Regaining mojo

John established his values, set a well formed outcome, utilised existing resources and ultimately regained his mojo!

Regaining mojo

Posted by Geoff Duncan on

The challenge

The following case is a real case of mine, but I have altered the client's name.

John had got himself into a difficult situation in his workplace and had been encouraged to accept a place on his employer's coaching programme which would consist of 6 coaching sessions. John accepted the opportunity because of the likely prognosis for his employment, even though he had a poor understanding of what coaching was and a low level of belief that coaching could offer anything helpful to him.

Given this context, the initial session centred on building rapport and, given his reluctance to talk about his immediate workplace issue, he was invited to share more about his life more broadly. Noticing his physiology and language as he spoke, some valuable clues to his map of the world and what resources he had available to him became apparent. The session concluded with John saying that he had lost his mojo around his personal and professional life.

The effect

This loss of mojo showed up in multiple ways. As a professional working for a public sector organisation, John had begun to see his employer, his work and his profession as 'drudgery'. Home life had been disrupted by the arrival of a child some 8 years prior and hadn't rebalanced after the early years of a more dependent child. This had all translated into a context of poor exercise, poor nutrition and heavier than could be considered healthy levels of alcohol consumption for both adults in the family.


By the second/third session, having discovered more about John's previous resources of competitive running and other sporting activities, we were able to utilise Dilts' neurological levels and talk about John's values. The most powerful being John's value of being responsible for his own results and his desire to be a great father/role model for his son. With this we were able to develop a well formed outcome and in looking at how to support its achievement, the desire to enhance relationship with his son became a powerful resource.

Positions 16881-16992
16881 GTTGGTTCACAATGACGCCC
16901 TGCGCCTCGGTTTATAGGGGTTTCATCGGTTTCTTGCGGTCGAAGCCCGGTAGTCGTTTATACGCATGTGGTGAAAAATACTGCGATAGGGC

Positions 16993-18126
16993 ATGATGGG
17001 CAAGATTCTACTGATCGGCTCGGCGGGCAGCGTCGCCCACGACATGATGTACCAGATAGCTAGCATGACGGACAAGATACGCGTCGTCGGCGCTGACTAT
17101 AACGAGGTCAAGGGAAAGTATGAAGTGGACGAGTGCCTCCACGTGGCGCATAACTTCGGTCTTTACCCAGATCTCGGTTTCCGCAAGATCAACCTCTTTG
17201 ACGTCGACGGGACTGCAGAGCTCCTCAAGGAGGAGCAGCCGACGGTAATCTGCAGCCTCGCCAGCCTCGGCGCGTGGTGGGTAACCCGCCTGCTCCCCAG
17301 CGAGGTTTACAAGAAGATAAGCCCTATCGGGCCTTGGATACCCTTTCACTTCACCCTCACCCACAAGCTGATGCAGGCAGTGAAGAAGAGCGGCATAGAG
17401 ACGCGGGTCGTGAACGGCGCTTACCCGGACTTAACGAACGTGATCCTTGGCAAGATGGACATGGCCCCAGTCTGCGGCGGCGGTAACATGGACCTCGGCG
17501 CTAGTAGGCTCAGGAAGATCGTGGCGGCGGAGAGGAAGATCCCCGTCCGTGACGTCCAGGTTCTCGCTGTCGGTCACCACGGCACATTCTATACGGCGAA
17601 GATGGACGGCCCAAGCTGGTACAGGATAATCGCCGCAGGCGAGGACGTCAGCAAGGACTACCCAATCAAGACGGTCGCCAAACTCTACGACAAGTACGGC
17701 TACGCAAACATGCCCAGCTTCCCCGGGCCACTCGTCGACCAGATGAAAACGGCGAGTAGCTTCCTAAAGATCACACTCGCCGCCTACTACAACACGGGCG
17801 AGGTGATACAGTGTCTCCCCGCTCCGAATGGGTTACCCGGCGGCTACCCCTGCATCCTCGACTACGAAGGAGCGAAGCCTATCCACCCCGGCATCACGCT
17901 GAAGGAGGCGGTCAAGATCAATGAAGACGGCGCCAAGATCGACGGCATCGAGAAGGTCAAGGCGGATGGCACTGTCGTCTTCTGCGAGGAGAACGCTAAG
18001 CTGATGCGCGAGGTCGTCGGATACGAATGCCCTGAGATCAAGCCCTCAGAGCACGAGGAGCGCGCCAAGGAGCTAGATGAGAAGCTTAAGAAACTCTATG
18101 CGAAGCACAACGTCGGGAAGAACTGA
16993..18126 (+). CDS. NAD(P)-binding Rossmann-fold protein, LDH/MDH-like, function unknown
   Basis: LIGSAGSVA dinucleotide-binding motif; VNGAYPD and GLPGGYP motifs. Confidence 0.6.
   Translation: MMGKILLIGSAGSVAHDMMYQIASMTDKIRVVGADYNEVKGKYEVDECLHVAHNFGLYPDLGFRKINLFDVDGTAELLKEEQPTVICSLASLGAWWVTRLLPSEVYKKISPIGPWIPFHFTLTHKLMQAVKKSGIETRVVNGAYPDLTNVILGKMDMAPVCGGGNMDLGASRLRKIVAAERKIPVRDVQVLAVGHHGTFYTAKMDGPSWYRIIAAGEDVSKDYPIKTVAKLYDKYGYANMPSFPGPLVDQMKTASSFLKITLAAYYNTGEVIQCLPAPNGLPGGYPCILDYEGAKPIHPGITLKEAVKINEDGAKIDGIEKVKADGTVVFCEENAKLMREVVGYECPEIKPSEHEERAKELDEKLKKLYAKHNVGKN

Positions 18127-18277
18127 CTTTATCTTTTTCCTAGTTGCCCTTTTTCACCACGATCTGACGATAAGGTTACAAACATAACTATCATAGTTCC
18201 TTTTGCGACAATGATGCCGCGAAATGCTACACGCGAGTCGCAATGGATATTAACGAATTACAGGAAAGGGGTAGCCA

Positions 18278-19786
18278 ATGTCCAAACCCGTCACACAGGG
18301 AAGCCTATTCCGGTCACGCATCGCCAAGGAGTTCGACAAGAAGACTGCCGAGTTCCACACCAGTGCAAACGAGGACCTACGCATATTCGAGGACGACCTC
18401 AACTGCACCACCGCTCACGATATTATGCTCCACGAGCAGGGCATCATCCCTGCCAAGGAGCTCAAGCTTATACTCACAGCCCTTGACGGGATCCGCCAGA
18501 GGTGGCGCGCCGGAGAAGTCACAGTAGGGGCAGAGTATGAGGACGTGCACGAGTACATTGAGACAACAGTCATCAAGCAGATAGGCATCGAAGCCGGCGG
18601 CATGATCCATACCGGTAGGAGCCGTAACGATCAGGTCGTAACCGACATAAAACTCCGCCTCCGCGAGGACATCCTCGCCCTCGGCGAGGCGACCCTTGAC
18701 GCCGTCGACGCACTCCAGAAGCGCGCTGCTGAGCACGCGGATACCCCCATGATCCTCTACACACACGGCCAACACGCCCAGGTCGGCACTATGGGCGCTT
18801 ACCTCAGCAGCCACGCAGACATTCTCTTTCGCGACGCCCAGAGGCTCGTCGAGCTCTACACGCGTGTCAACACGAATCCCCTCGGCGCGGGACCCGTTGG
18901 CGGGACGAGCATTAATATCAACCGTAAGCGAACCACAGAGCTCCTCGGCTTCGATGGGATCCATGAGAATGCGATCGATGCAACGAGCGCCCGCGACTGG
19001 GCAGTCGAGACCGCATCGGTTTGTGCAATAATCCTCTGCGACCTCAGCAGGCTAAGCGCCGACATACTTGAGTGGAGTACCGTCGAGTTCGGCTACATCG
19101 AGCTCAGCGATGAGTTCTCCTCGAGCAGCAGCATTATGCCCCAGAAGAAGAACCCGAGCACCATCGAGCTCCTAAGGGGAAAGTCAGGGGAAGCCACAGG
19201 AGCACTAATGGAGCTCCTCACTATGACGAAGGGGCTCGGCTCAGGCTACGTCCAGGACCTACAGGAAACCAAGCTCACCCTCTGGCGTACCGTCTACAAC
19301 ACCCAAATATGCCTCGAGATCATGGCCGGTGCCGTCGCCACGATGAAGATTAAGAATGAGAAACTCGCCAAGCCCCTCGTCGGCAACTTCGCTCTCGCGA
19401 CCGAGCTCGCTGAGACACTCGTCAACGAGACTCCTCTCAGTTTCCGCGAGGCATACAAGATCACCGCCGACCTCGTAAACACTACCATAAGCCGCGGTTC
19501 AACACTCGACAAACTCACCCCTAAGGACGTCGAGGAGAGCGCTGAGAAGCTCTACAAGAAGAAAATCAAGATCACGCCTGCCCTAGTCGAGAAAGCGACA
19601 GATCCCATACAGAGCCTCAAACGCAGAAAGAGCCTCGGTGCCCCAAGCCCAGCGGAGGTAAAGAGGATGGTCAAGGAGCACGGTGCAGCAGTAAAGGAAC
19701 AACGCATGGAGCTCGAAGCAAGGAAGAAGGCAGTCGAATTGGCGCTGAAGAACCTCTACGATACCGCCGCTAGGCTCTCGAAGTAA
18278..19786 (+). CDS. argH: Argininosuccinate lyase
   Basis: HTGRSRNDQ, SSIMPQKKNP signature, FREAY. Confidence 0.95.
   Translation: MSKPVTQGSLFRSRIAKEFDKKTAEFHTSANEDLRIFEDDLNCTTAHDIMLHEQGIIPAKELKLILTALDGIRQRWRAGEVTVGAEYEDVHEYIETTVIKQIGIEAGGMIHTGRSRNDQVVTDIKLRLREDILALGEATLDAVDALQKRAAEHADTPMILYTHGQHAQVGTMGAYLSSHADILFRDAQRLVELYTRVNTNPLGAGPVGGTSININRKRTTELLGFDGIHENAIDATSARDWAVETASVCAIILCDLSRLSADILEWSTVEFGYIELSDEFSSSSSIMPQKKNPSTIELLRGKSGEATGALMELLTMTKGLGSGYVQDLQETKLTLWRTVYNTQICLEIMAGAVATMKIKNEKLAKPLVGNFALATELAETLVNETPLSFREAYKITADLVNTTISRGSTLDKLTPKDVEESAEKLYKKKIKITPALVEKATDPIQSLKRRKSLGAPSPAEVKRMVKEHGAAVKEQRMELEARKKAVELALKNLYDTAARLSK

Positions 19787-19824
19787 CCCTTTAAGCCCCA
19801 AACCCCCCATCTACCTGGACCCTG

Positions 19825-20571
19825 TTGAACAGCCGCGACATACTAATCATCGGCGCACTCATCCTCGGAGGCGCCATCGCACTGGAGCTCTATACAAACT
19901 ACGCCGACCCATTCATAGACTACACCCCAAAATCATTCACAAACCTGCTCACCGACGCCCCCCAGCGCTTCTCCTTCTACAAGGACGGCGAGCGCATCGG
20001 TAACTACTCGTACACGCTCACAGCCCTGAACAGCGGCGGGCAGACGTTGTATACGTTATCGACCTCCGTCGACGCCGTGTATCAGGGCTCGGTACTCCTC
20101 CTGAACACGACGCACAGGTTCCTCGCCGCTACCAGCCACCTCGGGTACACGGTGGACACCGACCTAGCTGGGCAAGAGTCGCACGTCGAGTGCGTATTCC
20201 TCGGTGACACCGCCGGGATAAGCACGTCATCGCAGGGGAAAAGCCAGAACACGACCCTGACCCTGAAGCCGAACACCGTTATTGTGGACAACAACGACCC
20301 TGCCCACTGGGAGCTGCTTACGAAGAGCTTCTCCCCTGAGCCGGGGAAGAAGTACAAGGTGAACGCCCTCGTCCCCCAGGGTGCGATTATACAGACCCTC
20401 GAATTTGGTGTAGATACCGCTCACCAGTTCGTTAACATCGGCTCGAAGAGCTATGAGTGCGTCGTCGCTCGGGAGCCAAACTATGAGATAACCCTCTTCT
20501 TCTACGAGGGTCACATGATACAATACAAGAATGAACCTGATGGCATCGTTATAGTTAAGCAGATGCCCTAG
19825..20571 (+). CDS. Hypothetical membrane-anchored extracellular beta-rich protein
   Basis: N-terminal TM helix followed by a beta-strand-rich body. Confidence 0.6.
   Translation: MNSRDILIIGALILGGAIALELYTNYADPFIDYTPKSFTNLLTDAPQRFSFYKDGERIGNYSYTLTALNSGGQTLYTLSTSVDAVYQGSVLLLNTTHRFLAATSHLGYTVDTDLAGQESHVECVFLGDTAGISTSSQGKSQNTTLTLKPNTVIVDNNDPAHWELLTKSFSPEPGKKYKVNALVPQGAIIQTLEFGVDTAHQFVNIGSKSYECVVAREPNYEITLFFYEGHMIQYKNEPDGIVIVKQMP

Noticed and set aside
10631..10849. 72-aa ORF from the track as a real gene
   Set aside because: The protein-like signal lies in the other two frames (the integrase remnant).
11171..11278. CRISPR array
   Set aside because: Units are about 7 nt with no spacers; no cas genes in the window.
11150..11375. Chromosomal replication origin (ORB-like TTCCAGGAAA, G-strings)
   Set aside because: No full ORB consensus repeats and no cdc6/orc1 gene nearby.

By the fifth/sixth session, John had a training plan and was running regularly with his son who was on his bike timing his dad - and the two of them were engaging in other sporting activities together. These physical activities took the client towards achieving his well formed outcome and led to improvements in nutrition and the level of alcohol consumption in the family. I was able to calibrate significant changes in the client in relation to both physiology and language - a much more positive disposition had quickly emerged. John reported colleagues at work commenting on this shift in his disposition.

The icing on the cake was with the three way meeting with John's manager at the end of the coaching programme. John referred to the original workplace matter that had led to the coaching programme and evaluated his behaviour as being 'inappropriate' and 'unhelpful' for the context, and said that some apologies were due from him to some colleagues. He also reported to me that he was far more motivated and happy about his personal and professional life - he had also become a big advocate of coaching!

Geoff Duncan
Geoff Duncan

NLP Master Coach, NLP Coach Master Trainer and NLP Master Trainer